Wednesday, March 09, 2011

Tutorial Tuesday: Vinylized and Lined Patchwork Checkbook Covers

The other night I made this:


It's a checkbook cover. Do people still use checkbooks? Oh well, it could also be a wallet I suppose, or business card holder. Here are some others I made along with a sunglasses case:


 The sunglasses case started out as a checkbook cover trimmed in bias tape, which ended up looking like crap, so I trimmed and stitched it into a glasses case.

The project  was an experiment in vinylizing fragile patchwork, inspired by this:


that I got at a thrift store for $2 the week before. It looked like it was hand-sewn together a long time ago, and possibly top-stitched by machine recently. It was spectacular... from far away. Close-up, it was deteriorating in parts, sloppily stitched, and chaotic - definite piecework material, which is why I started with checkbook covers. I liked the process so much I made a new batch tonight, and took pictures along the way to show you how to make them too.

Since I knew the patchwork wouldn't hold up to lots of wear, I had protect it somehow. Years ago, I bought some HeatnBond Iron-on Flexible Vinyl  for purse-making but wasn't really happy with the results so I haven't used it since. I thought maybe I'd like it better in smaller doses so I gave it another try.. Here's how it works:

Peel the vinyl off the backing:


then stick it to the patchwork (which should be approximately 15 by 18 inches), place the backing paper over top, and iron it down.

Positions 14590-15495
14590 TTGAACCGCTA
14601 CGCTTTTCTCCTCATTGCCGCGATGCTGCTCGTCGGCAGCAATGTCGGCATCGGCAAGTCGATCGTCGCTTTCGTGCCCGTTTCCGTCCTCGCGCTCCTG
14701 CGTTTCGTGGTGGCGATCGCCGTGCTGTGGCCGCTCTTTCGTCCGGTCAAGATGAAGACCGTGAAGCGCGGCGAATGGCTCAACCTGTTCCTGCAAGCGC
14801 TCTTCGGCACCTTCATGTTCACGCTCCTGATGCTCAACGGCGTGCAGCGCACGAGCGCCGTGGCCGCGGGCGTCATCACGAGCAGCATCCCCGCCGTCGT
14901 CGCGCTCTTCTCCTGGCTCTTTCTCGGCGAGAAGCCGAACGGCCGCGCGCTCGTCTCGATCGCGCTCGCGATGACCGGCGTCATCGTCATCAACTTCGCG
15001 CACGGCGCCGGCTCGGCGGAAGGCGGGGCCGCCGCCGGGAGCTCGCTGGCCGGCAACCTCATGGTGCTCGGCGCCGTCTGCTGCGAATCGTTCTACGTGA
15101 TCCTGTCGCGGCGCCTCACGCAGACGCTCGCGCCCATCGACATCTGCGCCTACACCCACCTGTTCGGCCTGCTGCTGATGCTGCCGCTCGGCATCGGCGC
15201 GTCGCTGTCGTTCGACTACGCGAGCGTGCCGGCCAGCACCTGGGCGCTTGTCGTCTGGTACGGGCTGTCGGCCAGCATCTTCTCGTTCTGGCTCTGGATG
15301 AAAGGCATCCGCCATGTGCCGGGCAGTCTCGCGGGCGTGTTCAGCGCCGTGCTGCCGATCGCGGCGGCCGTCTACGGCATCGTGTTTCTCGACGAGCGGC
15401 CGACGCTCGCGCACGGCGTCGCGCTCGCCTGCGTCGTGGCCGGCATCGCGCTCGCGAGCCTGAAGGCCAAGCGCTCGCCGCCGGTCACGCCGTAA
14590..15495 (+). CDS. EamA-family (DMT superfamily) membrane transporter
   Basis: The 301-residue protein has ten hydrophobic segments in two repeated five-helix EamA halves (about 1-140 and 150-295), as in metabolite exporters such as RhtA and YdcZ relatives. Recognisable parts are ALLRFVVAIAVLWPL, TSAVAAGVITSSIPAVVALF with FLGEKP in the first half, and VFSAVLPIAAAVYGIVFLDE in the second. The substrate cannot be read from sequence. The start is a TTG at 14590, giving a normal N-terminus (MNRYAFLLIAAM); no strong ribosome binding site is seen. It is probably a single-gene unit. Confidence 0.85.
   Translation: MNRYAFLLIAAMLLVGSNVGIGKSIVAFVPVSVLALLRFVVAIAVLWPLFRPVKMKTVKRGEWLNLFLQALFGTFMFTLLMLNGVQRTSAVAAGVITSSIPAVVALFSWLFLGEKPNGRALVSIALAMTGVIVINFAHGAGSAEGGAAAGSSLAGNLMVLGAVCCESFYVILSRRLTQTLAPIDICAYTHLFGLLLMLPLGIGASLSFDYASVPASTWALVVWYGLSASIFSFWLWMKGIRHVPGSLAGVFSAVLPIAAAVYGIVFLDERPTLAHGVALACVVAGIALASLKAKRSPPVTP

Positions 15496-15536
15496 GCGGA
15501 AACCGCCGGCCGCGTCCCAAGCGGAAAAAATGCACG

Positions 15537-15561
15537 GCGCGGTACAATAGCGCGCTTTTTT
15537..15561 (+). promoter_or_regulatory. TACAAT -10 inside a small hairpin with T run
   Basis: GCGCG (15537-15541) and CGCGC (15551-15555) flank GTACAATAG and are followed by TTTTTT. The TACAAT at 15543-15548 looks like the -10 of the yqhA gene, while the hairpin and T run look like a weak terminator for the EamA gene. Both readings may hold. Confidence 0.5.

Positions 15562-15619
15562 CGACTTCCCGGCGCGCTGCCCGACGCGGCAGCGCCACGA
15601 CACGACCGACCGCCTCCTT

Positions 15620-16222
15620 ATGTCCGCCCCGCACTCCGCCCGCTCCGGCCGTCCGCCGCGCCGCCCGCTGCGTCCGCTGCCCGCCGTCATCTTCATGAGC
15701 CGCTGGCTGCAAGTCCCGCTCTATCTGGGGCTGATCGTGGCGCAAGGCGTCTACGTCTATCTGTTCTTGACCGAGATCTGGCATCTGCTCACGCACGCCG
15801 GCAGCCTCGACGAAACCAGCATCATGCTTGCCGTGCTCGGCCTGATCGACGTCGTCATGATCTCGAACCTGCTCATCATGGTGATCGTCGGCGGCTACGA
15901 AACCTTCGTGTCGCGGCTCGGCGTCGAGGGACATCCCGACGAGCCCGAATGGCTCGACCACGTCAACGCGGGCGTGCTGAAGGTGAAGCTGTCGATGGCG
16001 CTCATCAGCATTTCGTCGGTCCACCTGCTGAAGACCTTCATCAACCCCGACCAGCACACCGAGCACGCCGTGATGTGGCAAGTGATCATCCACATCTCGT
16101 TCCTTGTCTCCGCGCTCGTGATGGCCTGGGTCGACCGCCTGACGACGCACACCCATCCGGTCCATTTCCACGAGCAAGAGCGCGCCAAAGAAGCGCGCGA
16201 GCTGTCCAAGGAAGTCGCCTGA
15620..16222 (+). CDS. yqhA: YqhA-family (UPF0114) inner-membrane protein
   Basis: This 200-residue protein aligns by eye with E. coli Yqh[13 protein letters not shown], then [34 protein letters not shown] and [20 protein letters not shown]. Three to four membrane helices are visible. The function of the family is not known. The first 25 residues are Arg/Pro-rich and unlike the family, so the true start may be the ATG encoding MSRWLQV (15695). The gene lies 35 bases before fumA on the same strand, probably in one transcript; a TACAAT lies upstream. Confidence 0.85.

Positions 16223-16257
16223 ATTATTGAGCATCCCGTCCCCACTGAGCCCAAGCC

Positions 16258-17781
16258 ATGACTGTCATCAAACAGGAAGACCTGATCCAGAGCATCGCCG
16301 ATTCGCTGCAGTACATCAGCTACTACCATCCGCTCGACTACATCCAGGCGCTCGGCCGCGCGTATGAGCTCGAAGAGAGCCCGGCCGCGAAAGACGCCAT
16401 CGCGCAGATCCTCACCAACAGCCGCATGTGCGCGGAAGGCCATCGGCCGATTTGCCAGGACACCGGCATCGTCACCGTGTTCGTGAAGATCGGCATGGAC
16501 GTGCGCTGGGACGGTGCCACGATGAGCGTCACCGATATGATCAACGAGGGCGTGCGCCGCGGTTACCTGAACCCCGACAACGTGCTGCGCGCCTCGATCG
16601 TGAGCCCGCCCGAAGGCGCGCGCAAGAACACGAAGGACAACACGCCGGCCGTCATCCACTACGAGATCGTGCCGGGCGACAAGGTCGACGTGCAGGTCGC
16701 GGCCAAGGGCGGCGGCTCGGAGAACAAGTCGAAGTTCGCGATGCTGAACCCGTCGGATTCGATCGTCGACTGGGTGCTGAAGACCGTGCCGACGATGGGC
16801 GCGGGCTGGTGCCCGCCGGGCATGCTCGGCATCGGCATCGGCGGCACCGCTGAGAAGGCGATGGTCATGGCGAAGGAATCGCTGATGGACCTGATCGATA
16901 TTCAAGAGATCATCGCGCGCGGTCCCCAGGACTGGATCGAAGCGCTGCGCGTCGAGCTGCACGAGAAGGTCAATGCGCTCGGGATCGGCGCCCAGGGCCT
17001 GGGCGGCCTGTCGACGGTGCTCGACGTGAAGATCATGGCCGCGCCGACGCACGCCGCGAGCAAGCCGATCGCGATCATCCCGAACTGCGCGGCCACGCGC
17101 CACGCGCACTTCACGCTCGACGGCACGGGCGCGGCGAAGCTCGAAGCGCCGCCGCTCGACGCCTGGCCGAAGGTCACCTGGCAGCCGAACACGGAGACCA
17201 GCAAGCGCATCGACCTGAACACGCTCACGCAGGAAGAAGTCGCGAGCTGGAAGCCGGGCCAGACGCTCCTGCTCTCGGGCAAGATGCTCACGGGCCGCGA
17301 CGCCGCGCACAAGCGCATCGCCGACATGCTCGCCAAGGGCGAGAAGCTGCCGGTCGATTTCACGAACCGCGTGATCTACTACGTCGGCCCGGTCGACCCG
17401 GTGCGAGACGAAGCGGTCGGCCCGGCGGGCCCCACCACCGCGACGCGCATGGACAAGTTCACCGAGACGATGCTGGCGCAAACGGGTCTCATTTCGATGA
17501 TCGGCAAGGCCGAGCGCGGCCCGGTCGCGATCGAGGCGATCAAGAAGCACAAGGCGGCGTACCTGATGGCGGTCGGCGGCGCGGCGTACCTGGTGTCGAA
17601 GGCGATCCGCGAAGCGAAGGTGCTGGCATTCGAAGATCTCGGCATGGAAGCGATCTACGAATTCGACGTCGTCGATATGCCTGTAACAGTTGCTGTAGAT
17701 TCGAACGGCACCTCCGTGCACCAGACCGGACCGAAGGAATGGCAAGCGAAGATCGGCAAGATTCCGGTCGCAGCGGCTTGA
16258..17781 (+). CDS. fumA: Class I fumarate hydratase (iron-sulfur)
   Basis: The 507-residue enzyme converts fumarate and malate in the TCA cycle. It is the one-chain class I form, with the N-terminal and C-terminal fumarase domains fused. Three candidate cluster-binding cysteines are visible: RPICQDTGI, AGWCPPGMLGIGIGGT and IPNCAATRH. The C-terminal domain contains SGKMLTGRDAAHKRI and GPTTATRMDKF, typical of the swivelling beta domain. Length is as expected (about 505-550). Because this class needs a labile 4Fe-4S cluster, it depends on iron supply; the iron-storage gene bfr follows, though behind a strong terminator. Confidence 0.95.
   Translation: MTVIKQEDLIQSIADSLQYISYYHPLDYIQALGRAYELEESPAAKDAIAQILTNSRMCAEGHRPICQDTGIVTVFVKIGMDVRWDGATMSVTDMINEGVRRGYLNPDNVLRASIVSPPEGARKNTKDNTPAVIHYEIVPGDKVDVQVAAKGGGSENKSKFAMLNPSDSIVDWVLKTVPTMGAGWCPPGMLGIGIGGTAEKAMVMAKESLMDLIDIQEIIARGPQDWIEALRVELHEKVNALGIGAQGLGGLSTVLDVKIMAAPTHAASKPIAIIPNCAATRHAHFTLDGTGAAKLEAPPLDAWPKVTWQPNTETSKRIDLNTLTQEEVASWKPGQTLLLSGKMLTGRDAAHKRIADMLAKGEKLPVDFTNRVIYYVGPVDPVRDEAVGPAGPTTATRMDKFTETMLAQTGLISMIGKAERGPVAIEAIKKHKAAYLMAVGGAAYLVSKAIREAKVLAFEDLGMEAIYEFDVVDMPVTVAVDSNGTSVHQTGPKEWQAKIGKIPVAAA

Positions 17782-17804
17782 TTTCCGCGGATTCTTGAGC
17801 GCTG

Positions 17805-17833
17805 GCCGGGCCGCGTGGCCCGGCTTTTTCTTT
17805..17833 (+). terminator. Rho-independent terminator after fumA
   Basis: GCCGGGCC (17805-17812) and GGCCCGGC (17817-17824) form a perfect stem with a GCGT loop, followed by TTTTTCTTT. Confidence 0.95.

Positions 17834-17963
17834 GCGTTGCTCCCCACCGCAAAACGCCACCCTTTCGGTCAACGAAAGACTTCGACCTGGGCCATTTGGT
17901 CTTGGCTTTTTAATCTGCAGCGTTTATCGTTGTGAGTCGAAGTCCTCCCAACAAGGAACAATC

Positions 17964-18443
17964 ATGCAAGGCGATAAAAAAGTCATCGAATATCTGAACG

Oooo, shiny!

Now set it aside. For the lining, iron some HeatnBond Lite to another piece of lightweight fabric.


 Peel off the backing, place your vinylized  piece vinyl-side down and your other fabric on top of it fabric-side up and iron them together like a fabric sandwich with your HeatnBond Lite as the cheese that holds it together. Now cut it down the center vertically and horizontally so you have 4 separate pieces. I flipped two so you could see the front and back:


Now, cut out pieces of vinyl (not the iron-on kind) as wide as your rectangle and 2.5 inches tall. 





Right now you're probably thinking, who the heck has random scraps of vinyl,  iron-on vinyl, HeatnBond Lite, quilt tops, etc. lying around? I'm a craft/sewing supply hoarder, what can I say? I do it for times like these.

Now, stitch around the edge (I used a zig-zag stitch) about 1/8th of an inch from the edge. Line up the inside vinyl pocket at the bottom, hold it together as you sew and make sure to stitch it to the rectangle.


 Now trim your edges close to, but not touching your stitches.


Normally I'm neurotic about straight stitches and finished edges so this was an exercise in accepting imperfection for me. They're a little oddly shaped, but functional and aesthetically interesting nonetheless. This was, after all an experiment. Since I'm running low on labels and wanted to try out some fabric paint pens I got, I simply wrote "kokoleo" on the insides.


Viola! a finished line of shiny patchwork checkbooks...



4 comments:

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Harriett Faulks said...

Good question. Checkbooks are slowly becoming a thing of the past now, but there are still those romantically stucked in the past who still use their good ol’ stash of checkbooks. I love the idea of vinyl in your design..and great job on the patchwork!

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